Phrases such as ‘I’ll do it in an hour’ or ‘maybe tomorrow’ may sound familiar because you’ve likely uttered it to yourself several times when it comes to tasks you need to finish. We’re all guilty of procrastinating, and though we want to stop putting things off it’s easier said than done, especially when you don’t want to do the task at all. Here are some tips and suggestions to get you started on breaking your procrastination streak!
1. Prioritize and Commit
Take some time to sort through the most important tasks that need to be done. Is it writing that research paper due in a week? Or studying for an upcoming exam? Which has a bigger impact and requires more of your attention and time? Once you’ve done that, work on your tasks in order of importance to help get the most urgent ones out of the way.
Commit to tackling your list one at a time so that you can give each matter the attention it deserves, even if you’re good at multitasking don’t tackle four subjects at once. It is best to focus on a single item for a fixed amount of time before moving onto the next task.
2. Start Right Away
Once you know what you must do, do it. Don’t give yourself time to begin making excuses or back away for the next hour or so. The saying ‘you give an inch and they take a mile’ applies well in these sorts of situations, if you put it off, you’ll simply find more excuses to keep from working on it.
Don’t give your brain any time to try and say ‘an hour won’t hurt’ or any other justifications for not simply sitting down and getting started. Unless you have a class or a job, then you have time to work on whatever needs to be done.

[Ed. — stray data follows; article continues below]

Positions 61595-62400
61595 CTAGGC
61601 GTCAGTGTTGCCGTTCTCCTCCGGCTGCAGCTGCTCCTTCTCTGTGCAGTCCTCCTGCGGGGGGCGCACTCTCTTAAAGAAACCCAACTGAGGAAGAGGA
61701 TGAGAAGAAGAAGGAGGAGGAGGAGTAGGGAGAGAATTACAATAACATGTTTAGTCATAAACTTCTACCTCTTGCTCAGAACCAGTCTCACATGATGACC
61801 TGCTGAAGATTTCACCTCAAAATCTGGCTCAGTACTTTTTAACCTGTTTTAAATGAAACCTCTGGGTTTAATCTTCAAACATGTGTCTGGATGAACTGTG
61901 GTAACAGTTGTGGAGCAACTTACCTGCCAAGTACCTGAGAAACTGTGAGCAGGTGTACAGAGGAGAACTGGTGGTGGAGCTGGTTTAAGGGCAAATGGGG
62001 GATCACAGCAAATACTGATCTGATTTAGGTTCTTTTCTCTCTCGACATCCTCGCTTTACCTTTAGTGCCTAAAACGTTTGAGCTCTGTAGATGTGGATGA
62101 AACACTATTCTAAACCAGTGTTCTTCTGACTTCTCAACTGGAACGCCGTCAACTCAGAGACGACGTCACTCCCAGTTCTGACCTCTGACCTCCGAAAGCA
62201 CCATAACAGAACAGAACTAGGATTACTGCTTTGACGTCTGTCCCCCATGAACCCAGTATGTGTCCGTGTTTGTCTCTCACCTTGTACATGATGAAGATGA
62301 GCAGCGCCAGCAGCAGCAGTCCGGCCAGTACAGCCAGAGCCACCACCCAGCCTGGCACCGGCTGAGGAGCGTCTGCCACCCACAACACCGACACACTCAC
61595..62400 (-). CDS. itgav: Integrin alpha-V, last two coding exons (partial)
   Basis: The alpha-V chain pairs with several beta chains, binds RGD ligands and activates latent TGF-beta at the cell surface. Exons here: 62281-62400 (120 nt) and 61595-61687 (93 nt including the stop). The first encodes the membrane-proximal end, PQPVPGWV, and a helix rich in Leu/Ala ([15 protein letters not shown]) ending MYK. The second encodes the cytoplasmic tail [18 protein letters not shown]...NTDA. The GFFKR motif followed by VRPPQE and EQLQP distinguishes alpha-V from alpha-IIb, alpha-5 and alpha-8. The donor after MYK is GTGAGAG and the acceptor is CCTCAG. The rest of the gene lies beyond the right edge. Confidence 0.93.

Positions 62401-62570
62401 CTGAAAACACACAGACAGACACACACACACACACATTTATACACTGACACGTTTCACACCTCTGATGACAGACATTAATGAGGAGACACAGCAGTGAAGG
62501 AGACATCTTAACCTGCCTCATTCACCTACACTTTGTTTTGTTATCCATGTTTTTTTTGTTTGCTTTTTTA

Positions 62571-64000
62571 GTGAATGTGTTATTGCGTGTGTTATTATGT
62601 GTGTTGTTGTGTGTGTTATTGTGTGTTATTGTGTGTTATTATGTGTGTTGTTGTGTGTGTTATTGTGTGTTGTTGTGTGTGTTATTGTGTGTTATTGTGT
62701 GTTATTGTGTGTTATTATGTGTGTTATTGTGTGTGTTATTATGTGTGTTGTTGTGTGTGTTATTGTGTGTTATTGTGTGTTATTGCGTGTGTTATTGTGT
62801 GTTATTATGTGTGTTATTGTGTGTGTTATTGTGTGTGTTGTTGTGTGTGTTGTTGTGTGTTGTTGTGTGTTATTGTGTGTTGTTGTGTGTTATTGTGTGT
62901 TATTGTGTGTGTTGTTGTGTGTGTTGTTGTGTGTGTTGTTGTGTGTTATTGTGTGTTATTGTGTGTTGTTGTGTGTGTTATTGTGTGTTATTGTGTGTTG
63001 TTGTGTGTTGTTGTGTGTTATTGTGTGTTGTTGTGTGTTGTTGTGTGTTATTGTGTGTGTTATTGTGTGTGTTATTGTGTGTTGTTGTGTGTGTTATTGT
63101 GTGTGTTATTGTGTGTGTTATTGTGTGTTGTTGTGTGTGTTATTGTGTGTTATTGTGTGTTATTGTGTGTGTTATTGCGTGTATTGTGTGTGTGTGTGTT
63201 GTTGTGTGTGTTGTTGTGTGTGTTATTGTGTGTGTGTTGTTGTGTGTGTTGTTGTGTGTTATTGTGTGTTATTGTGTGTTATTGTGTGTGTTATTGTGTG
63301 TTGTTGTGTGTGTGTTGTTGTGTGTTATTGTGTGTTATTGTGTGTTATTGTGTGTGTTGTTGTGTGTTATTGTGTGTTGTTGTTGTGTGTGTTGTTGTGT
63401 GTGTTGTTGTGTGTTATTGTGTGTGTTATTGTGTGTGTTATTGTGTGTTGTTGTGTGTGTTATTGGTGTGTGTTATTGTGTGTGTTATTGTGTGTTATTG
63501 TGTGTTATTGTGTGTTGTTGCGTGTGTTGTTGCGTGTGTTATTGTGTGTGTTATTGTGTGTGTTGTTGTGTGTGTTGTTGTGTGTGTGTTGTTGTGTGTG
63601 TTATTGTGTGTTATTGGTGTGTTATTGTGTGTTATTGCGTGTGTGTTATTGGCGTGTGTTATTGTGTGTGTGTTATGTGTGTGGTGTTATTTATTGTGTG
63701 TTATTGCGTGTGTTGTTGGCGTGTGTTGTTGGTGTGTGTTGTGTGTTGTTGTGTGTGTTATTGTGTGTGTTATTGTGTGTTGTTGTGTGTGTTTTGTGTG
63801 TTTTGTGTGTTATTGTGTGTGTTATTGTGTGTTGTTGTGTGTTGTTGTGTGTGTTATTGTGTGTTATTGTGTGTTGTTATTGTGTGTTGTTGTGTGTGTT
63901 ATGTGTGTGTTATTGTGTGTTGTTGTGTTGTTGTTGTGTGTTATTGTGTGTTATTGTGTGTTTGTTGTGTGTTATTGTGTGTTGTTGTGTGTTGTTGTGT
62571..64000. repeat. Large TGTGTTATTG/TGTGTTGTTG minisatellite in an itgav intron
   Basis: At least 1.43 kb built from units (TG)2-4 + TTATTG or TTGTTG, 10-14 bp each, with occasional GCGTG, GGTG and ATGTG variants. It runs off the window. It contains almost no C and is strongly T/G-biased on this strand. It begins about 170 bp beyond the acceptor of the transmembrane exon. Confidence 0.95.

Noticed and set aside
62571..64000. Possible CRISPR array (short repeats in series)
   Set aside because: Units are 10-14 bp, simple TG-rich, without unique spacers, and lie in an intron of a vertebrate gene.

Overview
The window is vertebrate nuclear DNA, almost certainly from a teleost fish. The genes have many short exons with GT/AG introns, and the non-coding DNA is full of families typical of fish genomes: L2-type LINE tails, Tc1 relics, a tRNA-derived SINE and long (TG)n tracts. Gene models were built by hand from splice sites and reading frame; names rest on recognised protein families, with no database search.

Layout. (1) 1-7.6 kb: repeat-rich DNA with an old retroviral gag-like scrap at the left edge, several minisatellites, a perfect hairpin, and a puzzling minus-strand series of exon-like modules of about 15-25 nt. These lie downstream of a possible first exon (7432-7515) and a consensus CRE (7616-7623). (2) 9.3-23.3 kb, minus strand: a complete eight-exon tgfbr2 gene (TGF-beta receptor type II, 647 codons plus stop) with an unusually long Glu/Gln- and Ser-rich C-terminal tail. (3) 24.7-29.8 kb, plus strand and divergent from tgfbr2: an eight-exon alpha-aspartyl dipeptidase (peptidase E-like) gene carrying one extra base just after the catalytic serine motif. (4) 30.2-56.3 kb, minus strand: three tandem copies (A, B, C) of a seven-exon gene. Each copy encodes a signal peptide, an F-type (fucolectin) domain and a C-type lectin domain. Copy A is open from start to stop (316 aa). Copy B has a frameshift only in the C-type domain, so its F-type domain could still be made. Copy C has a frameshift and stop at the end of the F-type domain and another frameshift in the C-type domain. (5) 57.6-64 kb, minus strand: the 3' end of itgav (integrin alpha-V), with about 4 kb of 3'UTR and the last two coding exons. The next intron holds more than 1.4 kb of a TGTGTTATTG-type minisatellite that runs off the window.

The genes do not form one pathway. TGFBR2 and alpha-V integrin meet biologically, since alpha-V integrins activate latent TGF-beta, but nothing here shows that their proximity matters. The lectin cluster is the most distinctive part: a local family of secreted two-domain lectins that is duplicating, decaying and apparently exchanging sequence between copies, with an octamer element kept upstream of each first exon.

3. Create a Schedule
Write down what you need to do in a planner. Sometimes seeing a physical schedule in front of you serves as a good motivator because you have written in a plan for yourself that works around everything else you have. It also prevents any headaches in figuring out what you have time to do and averts any conflicting schedules that might interfere with your work or study time.
4. Do a Power Hour
Essentially a power hour is a block of time where you sit down and work with breaks in between. The block can be longer than an hour, but the key is to set an amount of time for focused work with breaks. A popular tool used for this is a Pomodoro timer wherein you set a study session for 30-40 minutes with a 10-minute break between study sessions.
The reason why this works is that our brain works in bursts of energy as well wander if we try to concentrate on a single subject for too long. Taking a short break allows our brains to diffuse and absorb the information while getting a mini reset before tackling your work once more. You’ll find that you retain more information by working this way.
Only you can study or work for yourself. Only you will be taking that test, so it’s important to hold yourself accountable. Of course, this doesn’t mean that you can’t receive help from others. For instance, have a friend help you hold yourself accountable for completing tasks by asking them to hide your phone until you’ve accomplished the work. Or you can have them time you to finish an assignment and if not, the next two meals out are on you.
Get creative with your incentives or disincentives but the point is to be accountable. Eliminate distractions and find ways to make sure you commit to your tasks at hand. This will make it much easier for you to get your work done, and you’ll find yourself feeling great when you see a clear schedule at the end of the day.